After breakfast, Todd and Mitali ride her scooter to the market while I catch up on writing. When Todd gets back, he’s chilled and shivering. I put him under all the blankets and wrap his head in a scarf. (This image is less nurturing when you know how hard I was laughing the whole time. I mean. He looks like ET in the bike basket.)
When the blankets don’t help he asks for an antibiotic and within half an hour he’s feeling just fine and raring to go.
Ravindra and Chandra pick us up and take us to the City Center Mall where we meet Mitali. The taxi lets us off on the other side of the street and I am visibly terrified. Imagine trying to cross Sheppard and Yonge against the light, except everyone is going 20 kph faster. My left ear is messed up, which means I only have one to rely on in getting from one side to the other. Ravindra sees me shaking. He reaches out and holds my hand, and he navigates the street crossing with ease. I am so grateful for this small kindness, given with no thought at all.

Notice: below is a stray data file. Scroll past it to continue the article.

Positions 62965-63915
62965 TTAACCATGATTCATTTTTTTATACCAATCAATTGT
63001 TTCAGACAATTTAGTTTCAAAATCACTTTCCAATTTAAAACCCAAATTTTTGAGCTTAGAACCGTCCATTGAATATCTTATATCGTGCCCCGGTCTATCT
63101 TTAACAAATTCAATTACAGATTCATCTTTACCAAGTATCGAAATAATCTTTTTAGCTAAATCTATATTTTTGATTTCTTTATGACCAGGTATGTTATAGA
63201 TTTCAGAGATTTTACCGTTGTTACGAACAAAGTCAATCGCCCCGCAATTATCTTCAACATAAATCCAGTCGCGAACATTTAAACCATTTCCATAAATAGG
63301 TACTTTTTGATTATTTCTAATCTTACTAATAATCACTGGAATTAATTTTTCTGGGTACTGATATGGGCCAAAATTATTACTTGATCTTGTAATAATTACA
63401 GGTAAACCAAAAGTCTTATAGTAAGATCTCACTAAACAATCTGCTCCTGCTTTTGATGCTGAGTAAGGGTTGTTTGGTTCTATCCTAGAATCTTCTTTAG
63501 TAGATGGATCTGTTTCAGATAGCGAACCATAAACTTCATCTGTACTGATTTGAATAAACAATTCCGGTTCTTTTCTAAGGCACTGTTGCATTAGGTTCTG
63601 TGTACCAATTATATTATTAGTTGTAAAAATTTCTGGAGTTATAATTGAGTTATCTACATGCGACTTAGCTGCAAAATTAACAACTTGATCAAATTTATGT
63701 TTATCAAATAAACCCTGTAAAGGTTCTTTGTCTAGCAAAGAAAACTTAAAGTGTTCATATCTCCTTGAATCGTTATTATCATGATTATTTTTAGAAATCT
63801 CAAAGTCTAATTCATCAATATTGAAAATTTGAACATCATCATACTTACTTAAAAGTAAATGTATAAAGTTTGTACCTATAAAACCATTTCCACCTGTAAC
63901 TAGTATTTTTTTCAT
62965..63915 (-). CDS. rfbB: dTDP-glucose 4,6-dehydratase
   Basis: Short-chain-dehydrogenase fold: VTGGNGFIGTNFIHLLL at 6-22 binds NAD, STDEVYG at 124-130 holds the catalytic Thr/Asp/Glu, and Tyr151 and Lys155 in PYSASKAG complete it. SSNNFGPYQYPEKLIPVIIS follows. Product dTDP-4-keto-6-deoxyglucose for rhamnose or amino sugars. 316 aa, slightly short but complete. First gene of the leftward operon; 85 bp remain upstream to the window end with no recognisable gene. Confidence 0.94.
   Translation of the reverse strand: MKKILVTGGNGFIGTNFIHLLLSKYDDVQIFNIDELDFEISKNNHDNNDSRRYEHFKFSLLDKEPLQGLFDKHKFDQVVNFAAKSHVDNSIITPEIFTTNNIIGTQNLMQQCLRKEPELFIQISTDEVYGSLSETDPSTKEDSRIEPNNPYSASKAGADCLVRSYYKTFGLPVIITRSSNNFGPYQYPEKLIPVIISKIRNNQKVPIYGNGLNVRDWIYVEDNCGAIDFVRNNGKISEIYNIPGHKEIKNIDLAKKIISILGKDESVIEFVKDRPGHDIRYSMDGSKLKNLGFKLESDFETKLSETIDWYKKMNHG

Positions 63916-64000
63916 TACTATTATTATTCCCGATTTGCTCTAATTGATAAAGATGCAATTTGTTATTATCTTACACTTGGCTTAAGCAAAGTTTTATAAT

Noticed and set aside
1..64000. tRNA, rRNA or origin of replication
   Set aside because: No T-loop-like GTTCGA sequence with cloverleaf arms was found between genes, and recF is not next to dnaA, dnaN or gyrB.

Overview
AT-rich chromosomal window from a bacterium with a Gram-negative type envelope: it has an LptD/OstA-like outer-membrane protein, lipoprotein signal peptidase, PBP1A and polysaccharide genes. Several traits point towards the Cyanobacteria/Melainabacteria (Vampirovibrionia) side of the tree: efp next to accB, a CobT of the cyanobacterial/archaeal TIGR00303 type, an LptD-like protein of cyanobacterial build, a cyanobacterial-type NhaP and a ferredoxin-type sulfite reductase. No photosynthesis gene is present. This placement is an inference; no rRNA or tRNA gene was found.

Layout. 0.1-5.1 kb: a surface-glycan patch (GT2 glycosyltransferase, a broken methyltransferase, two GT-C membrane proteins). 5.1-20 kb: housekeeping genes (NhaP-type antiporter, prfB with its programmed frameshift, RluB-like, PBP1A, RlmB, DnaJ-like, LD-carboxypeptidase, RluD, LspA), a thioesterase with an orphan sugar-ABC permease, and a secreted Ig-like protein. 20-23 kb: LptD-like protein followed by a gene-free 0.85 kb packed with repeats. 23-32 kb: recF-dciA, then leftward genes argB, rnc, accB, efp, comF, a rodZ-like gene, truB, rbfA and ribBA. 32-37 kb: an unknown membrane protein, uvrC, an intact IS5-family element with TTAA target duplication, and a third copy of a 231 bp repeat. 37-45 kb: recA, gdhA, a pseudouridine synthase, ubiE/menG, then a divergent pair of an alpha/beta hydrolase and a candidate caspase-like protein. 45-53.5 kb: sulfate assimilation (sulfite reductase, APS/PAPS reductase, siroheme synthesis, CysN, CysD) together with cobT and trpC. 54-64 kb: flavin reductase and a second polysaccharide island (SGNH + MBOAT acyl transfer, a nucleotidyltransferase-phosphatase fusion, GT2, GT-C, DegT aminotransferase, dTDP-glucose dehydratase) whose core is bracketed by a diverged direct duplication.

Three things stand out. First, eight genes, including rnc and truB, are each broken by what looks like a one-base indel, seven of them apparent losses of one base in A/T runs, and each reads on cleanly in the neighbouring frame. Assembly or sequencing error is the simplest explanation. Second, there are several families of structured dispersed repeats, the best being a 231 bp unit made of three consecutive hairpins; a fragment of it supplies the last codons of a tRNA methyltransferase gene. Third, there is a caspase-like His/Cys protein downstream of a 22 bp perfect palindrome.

The mall is a mix of Western and Indian stores, complete with a quarter-size double-decker London Bus that children can ride from one side of the mall to the other. We ride the packed elevator while an instrumental version of a Carpenters song plays. I find myself singing under my breath. “Every shing-a-ling-a-ling, every wo-o-o-o-oooooh still shines…”
Our destination is 36Inc, a start-up incubator that’s a lot like CSI (Centre for Social Innovation) in Toronto except with less exposed brick and more getting things done. Room after room of start-up facilities, including a nap room for entrepreneurs so dedicated they simply sleep for awhile then return to their work. The room is filled with nap pods, like a beehive. Seven to one room.